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Rowan-Salisbury school board votes to end kindergarten assessments in district’s first renewal decision

SALISBURY — The Rowan-Salisbury Board of Education on Monday voted to follow the recommendation of teachers and ditch kindergarten entry assessments.

But discussions about other staff recommendations proved to be thornier affairs.

Superintendent Lynn Moody walked board members through ideas and recommendations that teachers put forth at an Aug. 16 meeting of design teams. The groups — one for each school — are responsible for brainstorming and discussing ways that the school system might take advantage of its new charter-like flexibilities as a renewal school district.

Teachers unanimously agreed that they wanted to get rid of state-required tests like the kindergarten assessment and North Carolina final exams. These tests do not count toward a school’s assessment-determined “grade” and do not count toward advancement. Instead, the exams often mean extra work for teachers and extra stress on students.

“(Teachers) don’t think this is the most valuable use of their time,” Moody said of the tests.

After a short discussion, the board unanimously voted to get rid of the kindergarten assessments.

“That’s our first decision under renewal,” Moody said after the vote.

“I feel like there should be balloons or something,” board Chairman Josh Wagner joked.

It quickly proved to be the easiest decision. When it came to dismissing North Carolina final exams, the board balked. Board members argued that they don’t want to cut tests just because they can, nor do they want to negatively impact academic rigor.

“That category is something I would like to discuss at our retreat,” board member Travis Allen said. “We’re renewal so we can increase renewal, not decrease accountability.”

Aleisha Burnette, director of accountability for the district, said the tests are simple multiple-choice exams. Teachers, she said, would like the opportunity to measure student achievement in other ways — such as final projects. North Rowan High School, the first school in the district to take advantage of a charter-like flexibility, has already dropped the state final exam for social studies. Instead, students work on intensive projects designed to demonstrate their knowledge and understanding of the subject.

However, board members still were not convinced.

“There has to be in this process some standard higher than just a teacher in a classroom,” Allen argued.

Wagner said the tests are not used to prepare for, evaluate or remediate for end-of-grade or end-of-course assessments. Moody added that teachers want to teach more content that would be practical for students, instead of teaching for a test.

“I don’t think our teachers are looking at doing less. They want testing that doesn’t inform instruction,” Moody said.

But Allen said that tests do serve an important purpose. Students — he used his own children as an example — are often able “to ride the coattails” of smarter students when it comes to in-class work, but when test time comes up, their lack of knowledge makes itself apparent. Tests, he argued, are a way to ensure that all students pull their own weight.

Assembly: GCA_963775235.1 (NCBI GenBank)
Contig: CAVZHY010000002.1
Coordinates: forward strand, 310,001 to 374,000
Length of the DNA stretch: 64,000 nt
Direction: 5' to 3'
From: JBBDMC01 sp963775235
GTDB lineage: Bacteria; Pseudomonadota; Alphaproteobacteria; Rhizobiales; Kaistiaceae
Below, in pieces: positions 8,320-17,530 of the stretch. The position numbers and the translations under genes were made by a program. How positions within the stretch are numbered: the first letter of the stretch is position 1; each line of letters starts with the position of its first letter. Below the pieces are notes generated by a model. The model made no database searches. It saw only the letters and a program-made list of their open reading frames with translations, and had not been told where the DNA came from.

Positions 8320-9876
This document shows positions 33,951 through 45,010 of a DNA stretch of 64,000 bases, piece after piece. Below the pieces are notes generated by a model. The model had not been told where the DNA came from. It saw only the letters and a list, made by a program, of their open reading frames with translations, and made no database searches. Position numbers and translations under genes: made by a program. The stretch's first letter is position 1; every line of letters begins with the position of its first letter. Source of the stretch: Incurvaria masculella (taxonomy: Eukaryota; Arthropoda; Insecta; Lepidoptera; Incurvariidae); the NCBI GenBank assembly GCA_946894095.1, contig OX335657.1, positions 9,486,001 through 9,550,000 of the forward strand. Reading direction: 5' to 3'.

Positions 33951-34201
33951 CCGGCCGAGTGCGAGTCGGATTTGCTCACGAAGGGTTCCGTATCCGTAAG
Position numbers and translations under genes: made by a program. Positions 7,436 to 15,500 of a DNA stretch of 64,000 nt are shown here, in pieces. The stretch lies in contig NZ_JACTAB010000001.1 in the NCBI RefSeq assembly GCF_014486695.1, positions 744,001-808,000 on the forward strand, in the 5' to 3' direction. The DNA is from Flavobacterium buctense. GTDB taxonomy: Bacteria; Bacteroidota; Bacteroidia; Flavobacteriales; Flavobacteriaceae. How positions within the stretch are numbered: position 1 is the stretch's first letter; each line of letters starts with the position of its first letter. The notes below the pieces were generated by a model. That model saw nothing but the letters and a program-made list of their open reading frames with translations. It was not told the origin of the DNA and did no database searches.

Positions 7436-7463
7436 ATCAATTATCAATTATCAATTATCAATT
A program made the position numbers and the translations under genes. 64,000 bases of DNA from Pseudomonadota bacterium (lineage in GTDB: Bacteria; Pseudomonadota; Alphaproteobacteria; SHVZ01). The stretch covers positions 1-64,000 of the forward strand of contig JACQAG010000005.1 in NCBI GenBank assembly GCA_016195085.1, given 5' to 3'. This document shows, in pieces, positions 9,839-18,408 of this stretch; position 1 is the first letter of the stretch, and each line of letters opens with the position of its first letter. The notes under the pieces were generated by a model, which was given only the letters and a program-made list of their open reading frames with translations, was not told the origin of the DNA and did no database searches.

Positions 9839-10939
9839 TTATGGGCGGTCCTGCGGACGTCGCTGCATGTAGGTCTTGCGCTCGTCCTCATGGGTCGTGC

Wagner suggested bringing the subject back at a board renewal retreat, to be held Sept. 10.

Moody also said teachers expressed interest in lowering the number of end-of-grade and end-of-course tests. This is not a flexibility granted under renewal, but teachers and staff members said it is one they want to fight for.

“There’s lots of thoughts that we are way over testing our students,” Moody said.

But board members hesitated once again. Dean Hunter wondered how reducing the number of EOGs and EOCs would affect the district’s school performance grades. While many in education argue that the grades do little more than highlight areas of poverty, Hunter pointed out that to the community, the grades’ validity don’t matter.

“They exist, and they carry a lot of weight,” he said. “And I’m wondering how renewal will affect that.”

Moody said it is just an option educators want to explore and collect more information on — not one they want to pursue just yet. The board agreed to discuss the matter at the upcoming retreat.

Teachers also asked for increased calendar flexibility. Those attending the Aug. 16 meeting unanimously said they would like to do away with the traditional school calendar. Instead, they suggested an early-start calendar — such as that used by Rowan County Early College — a year-round calendar, or even a four-day calendar.

“We’ve been asking for flexibility in this all along,” Moody said of calendars.

Board members said some of the suggestions might be taking too much advantage of the state-offered flexibilities.

“What I want to see is some consistency,” Wagner said.

He added he’d also like to see an academic benefit to any calendar change — so the district is not changing things up just because it can. Calendar changes also need further input from the community, he said.

“If we’re going to do something different at the elementary or middle school level, I think we need to have dramatic parent involvement,” he said. “…We really need to wrestle with as a board how we disseminate this to the community.”

The board will need to give some direction on calendar before the district calendar committee meets in November. The bulk of the discussion will be reserved for the board retreat.

Board members also heard proposals about abolishing school improvement teams and guidelines for hiring renewal teachers. More discussion is planned at the board retreat, which will begin at 8 a.m. Sept. 10 at the Wallace Educational Forum board room, 500 N. Main St.

Contact reporter Rebecca Rider at 704-797-4264. 

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